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Bario, or a Bornean Shangri-La

I would like to spend some more words on Bario and its inhabitants.

Bario is a little village in the Kelabit Highlands, near the border between Sarawak (belonging to Malaysia) and Kalimantan (belonging to Indonesia). Its inhabitants mostly belong to the Kelabit ethnic group. It is quite big (about 1200 inhabitants according to the locals), but not much bigger than Long Lellang, another Kelabit village I came across during my walks and only a few days walk eastwards. Just like most villages in the area, Bario has an airstrip, from which 14-seat Cessnas and 19-seat Twin-Otters take off regularly towards Miri and the villages of Ba’ Kelalan and Marudi. All around the village, padi fields surround the sparse houses and flank the few roads. At first sight, Bario may seem just like many other Bornean villages. But after a closer look, one notices that most roads are paved, instead of the usual dirt roads; there are more flights from the local airport and with more destinations compared to other villages; there is an imposing clinic made of brickwork and with a shiny sign; the village is powered partly by solar panels, partly by a “mini-hydro” plant; almost all villagers speak fluent english; there is even an open wi-fi internet connection. In short, Bario is far more modern and more connected than most villages I have come across in the interior of Sarawak. Yet, in spite of its relative modernity and its plentiful connections, Bario maintains an aura of myth and mystery in the eyes of the outsiders. When talking about Bario to people in Sabah (the area of Borneo where modernity, with its roads, shopping malls, and oil palm plantations, has replaced the old ways of living most extensively), they would reply with a sigh and a dreamy light in their eyes, as if Bario was an earthly paradise. They would say that they have always wanted to go and visit it. If only it was not so remote and inaccessible! They would talk about the climate, so fresh and enjoyable compared to the heat of the lowland, and yet warm enough for growing anything from rice to pineapple and durian. They would look at me with a mixture of envy and admiration, as if I were about to attempt a venture they would not dare to try, and incredulity, as if I had just told them that I wanted to go and find what hides at the end of the rainbow.

Bario is at the same time a secret Shangri-La and the forefront of the modernization of the Bornean Highlands. A possible explanation of its double nature can be found in the village’s geography and history, both old and recent. Bario is located in a relatively wide valley surrounded by a ring of steep hills and mountains, with only few, well-protected passes allowing the passage of travellers – only those expert of the area and, until a road was built, only those on foot. The fertile ground and the temperate climate enabled the first settlers to grow food all-year round, while the ring of mountains offered protection from invaders. This allowed the first Kelabit who colonized the area, an estimated eight centuries ago, to switch from being nomadic to a settled way of life, to develop advanced agricultural techniques, and to lead a safe and wealthy life. The construction of the characteristic Kelabit megalithic structures (known simply as batu, literally “rock”) started back then, not much as a way to mark the territory or to sacrifice enemies (as my Penan guides claimed), but rather as funerary monuments, stone being regarded in the old-day Kelabit beliefs as petrified life force and power (lalud). Back in those days, interactions with the outside world were limited to head-hunting expeditions, for the young men to show their bravery and valour, and to occasional trading of the few goods that Kelabit could not produce autonomously. Among these trading goods were beads (ba’o in Kelabit language) made of glass, shell, and stone, that reached the remote Highlands of Borneo from as far as Africa, Bohemia, and Venice. These beads were used for making necklaces and headdresses, combined according to specific codes so that different combinations of beads would identify married couples, members of different tribes, and the social status of their wearer.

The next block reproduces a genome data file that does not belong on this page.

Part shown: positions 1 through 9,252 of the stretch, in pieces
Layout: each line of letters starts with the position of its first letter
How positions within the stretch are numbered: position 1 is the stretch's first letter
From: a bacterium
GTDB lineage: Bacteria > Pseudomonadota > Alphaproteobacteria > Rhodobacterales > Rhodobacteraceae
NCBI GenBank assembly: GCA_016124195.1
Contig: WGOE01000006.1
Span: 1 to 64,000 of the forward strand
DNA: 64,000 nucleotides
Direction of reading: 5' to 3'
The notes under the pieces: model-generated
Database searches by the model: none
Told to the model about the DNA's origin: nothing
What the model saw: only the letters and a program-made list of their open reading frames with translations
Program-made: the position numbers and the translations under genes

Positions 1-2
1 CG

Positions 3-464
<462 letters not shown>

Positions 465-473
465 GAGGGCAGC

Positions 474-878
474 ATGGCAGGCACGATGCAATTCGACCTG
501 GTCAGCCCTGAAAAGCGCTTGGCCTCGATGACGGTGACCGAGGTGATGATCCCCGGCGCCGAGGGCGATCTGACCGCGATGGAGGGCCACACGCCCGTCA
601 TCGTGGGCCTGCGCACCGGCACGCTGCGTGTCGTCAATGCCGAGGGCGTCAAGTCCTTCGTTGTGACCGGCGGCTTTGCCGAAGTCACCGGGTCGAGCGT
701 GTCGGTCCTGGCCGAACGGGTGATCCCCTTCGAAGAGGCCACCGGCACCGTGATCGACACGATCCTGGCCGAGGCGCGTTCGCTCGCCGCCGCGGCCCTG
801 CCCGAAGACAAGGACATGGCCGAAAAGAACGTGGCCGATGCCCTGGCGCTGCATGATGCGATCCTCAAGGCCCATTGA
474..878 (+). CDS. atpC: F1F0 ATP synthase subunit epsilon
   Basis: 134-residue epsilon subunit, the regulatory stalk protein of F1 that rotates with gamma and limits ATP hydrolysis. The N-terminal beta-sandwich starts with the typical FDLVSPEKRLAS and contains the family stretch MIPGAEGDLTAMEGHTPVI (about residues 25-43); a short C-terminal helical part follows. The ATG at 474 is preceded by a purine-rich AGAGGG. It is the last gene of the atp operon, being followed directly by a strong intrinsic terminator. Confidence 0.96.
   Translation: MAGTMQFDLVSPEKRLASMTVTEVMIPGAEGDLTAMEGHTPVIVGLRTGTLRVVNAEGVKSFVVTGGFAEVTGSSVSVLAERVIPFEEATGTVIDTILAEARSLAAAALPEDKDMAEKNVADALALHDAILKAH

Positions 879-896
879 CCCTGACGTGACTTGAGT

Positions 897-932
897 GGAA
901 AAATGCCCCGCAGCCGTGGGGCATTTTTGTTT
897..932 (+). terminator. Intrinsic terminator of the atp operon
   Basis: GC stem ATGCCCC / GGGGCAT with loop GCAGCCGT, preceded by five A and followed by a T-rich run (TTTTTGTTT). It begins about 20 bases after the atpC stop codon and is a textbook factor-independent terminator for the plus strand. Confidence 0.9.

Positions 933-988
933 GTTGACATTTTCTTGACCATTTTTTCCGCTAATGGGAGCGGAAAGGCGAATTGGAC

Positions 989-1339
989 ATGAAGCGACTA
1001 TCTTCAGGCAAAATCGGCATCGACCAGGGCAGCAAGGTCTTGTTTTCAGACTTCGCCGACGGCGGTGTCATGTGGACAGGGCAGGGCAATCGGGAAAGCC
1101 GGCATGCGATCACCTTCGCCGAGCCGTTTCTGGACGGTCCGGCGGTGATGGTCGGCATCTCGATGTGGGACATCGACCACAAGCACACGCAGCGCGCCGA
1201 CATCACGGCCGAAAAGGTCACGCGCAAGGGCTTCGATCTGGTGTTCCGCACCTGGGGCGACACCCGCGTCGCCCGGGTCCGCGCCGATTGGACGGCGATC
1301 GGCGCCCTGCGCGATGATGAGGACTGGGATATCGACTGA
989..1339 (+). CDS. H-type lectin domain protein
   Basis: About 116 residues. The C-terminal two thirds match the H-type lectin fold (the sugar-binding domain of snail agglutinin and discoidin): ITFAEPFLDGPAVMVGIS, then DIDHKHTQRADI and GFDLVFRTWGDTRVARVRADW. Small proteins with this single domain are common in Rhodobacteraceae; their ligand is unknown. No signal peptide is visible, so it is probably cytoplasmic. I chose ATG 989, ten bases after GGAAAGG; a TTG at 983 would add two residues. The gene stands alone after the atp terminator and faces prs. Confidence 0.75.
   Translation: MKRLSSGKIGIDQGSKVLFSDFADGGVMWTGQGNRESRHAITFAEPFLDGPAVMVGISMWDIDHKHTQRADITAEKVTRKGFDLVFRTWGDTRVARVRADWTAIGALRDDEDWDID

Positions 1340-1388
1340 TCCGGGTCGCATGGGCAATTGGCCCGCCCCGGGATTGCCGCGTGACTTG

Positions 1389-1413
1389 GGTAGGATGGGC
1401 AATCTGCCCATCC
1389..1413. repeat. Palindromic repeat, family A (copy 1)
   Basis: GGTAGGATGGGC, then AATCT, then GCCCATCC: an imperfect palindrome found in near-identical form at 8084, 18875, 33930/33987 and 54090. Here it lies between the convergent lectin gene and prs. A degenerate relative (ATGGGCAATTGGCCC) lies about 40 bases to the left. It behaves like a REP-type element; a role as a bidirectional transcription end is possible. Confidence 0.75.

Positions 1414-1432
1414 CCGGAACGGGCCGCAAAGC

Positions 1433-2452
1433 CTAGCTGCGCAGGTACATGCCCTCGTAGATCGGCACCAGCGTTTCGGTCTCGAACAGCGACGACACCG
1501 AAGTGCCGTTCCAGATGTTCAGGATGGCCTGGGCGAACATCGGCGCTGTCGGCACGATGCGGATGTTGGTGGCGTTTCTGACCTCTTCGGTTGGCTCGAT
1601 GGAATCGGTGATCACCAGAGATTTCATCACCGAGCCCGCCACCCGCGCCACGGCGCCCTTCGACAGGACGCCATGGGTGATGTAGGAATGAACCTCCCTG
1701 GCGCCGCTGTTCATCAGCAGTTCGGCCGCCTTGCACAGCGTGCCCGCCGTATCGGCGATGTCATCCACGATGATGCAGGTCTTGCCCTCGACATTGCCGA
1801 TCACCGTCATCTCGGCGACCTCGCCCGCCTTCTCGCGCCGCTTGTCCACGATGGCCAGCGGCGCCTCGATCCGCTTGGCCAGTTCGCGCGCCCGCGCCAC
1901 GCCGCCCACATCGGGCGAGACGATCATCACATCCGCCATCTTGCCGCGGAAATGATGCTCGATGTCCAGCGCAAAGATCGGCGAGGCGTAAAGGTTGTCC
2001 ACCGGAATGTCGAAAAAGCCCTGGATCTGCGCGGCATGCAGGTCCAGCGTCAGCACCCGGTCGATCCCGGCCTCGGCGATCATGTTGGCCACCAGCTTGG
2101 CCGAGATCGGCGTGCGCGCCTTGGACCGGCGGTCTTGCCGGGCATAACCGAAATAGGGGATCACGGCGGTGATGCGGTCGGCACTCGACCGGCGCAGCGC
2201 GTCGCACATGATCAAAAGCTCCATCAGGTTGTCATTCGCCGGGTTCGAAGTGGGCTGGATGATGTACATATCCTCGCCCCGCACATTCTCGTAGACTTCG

Changes of power out of the Valley of Bario did not have many repercussions on the life of Highland people until the break of the Second World War. By then, Borneo was split between English Borneo in the North, the independent kingdom of the Brookes (a dinasty of English adventurers known as the white rajas) in Sarawak, and Dutch Borneo in the West. Borneo became part of the checkerboard of war in 1941, when the Japanese occupied the entire island with a series of campaigns over that year and 1942. The English responded in 1945, when a small unit of soldiers was parachuted in the Kelabit Highlands with the mission of organizing the local warriors as guerrilla troops against the Japanese. The special unit, known as Z Force, summed up to six operatives and their leader, lieutenant Tom Harrisson. Harrisson and his troopers succeeded in organizing thousands of warriors from the Kelabit and the nearby tribes in order to weaken the Japanese occupants from the inside. The adventures of the local warriors and of the Z Force troopers are still recalled among the Kelabits, and Tom Harrisson is described with almost legendary tones. By the end of the war, Harrisson and the Kelabits developed a reciprocal friendship and affection that still lasts, even if Harrisson died in 1976. Yet the involvement of the Kelabit in the guerrilla against the Japanese, and their essential role for the success of Harrisson’s mission, had repercussions that went far beyond long-lasting friendships and epic fireplace stories. When peace times came the war efforts of the Kelabits were reckoned by the English, and they found themselves in a vantage point in dealing with the colonists compared to other ethnic groups. For example, Bario had its first school built soon after the end of the war thanks to Tom Harrisson’s interest, allowing people from Bario to learn English and even Malay well before most Borneans from the interior. Such an early and constructive exposure to stimuli from the outside world gave the locals an edge in dealing with modernity in a positive, active way, avoiding some of the exploitation other tribes were victims of. When modern Malaysia was founded in 1963 and Bornean tribes were called to prove their ownership on tribal lands, the Kelabits from the Highlands had a much easier game compared to other tribes. An example of this difference is given by the Penan. Back then, Penan people were still completely nomadic, lived off the products of the jungle, and barely conceived the very concept of private property: not sharing goods with the rest of the tribe was an almost unimaginable sin. Conversely, the Kelabit had been occupying the Highlands for centuries, and had time to become accustomed to the western-like concept of land ownership that the newly-born federation of Malaysia were requiring them to prove. Later on, in the ’80s and ’90s, when Sarawak became the theatre of wild timber-logging, timber companies brought devastation in the lowland forests and disrupted the life of their traditional inhabitants. Powerful politicians were often colluded with the timber companies, which could therefore count on the support of the police and the authorities. There have been many allegations of logging companies resorting to illegal practices in Sarawak while the authorities looked the other way. Locals tried to stop the devastations with appeals and blockades, but to little or no vail. By the time the logging concessions reached the upper Baram and started to approach the Kelabit Highlands, the Kelabit had learned their lesson. Instead of putting up blockades, they resorted to political actions, both formal and informal. At the time, some Kelabits of Bario already gained political positions, and they allegedly moved to pull the right strings and put pressure on the right connections for stopping the chain saws. It worked. An early attempt to build a logging road to Bario was stopped in the early ’90s, and the primary forest around Bario became part of the Pulung Tau (“Our Forest” in the Kelabit language) National Park in 2007.